Then there’s the long-standing adage that security implementations impede DevOps teams’ speed and agility, causing adversarial relationships between the DevOps and Security teams. Ultimately, this friction between the two groups negatively impacts productivity, and subsequently, leads to loss of faith in security. This misalignment creates the possibility that DevOps will not participate fully in the security processor will circumvent security completely.
Historically, the security teams were seen as gatekeepers where security is handled at the tail-end of the software development process, hindering releases and slowing deployments, affecting the overall agility of any organization.
For a more agile, friction-free, and secure environment, shifting-left has become essential. By shifting left, organizations are instilling security measures into the DevOps workflows, not just at the tail-end of the process giving rise to the DevSecOps.
The DevSecOps is much more than injecting the right tools to the security engineers. It involves a cultural shift from the current way of developing, with the whole team adopting a security-first mindset and becoming security practitioners. By using the right workflows, necessary tools - such as security automation, policy enforcement, and remediation tools, - and proper analytics, companies will then start to yield the benefits of DevSecOps.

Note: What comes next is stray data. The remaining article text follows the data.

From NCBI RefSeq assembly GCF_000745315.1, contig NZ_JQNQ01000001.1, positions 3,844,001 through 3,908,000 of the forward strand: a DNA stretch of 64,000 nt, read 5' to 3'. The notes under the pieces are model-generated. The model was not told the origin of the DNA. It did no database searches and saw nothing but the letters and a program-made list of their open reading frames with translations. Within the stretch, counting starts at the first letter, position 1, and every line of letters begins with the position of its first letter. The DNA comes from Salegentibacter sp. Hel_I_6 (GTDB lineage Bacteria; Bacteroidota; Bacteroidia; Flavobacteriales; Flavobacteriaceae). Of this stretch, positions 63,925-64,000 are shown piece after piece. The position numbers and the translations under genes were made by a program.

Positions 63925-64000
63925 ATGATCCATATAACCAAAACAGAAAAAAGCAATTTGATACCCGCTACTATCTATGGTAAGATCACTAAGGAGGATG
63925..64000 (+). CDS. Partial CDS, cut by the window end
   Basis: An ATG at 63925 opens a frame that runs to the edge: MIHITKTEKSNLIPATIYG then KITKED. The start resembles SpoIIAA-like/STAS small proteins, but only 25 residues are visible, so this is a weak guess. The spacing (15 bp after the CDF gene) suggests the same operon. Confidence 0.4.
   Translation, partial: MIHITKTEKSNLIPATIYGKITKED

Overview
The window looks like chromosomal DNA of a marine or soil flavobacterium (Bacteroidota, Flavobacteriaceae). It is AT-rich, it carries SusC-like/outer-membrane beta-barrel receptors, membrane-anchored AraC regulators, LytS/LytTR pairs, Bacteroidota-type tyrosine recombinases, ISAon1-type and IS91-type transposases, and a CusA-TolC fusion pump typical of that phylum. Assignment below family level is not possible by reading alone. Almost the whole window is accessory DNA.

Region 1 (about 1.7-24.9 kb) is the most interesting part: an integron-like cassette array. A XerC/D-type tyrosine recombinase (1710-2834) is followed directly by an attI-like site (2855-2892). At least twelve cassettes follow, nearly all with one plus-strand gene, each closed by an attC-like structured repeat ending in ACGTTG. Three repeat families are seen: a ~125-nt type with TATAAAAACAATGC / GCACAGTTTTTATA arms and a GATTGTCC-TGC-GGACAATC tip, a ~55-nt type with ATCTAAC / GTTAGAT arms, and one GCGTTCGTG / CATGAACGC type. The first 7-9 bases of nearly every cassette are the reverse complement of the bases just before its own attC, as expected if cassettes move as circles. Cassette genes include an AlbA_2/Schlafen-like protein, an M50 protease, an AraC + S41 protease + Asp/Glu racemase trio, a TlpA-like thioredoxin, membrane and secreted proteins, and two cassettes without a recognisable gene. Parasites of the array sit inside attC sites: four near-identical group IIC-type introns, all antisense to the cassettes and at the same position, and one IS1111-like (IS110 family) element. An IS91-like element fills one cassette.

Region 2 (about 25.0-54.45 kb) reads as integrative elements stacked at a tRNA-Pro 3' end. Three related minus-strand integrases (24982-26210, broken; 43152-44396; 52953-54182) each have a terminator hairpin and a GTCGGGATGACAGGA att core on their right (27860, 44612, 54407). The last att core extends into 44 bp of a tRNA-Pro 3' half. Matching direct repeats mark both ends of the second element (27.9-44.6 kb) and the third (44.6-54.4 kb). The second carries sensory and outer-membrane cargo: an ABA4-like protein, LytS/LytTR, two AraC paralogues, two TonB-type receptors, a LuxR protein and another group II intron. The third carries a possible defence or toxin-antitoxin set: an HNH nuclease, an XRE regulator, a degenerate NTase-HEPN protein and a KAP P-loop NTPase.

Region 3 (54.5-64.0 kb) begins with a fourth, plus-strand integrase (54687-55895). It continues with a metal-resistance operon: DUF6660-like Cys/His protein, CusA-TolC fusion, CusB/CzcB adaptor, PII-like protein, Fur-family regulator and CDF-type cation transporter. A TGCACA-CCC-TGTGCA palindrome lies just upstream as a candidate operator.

By instilling security practices into the software development and delivery process, companies will be able to remediate critical vulnerabilities quickly. About 45% of companies with full security integration can remediate critical vulnerabilities within a day whereas for those with low-security integration, only 25% can remediate within a day, according to the State of DevOps Report.
Kubernetes governance, also known as policy-as-code, provides the ability to incorporate security into existing workflows.
Magalix allows you to define and manage these policies, and their lifecycle, in an easy and user-friendly way. Internally, Magalix uses OPA as the policy execution engine. Magalix, by default, will run global policies based on Kubernetes’ best practices for the relevant Kubernetes objects in your cluster.
Also, it will allow you to define custom policies (KubeAdvisor), run these policies periodically against your cluster, and track violations and compliance overtime to report regular updates (via the dashboard or through integrations with Slack, etc.). Additionally, Magalix offers webhooks that you can use to pass your object specs, and we’ll run all relevant policies and respond to you with any violations. You’ll find this is a great way to integrate your CI/CD pipeline, and easily prevent policy violations.
Shift-left now for a more agile, friction-free and secure environment.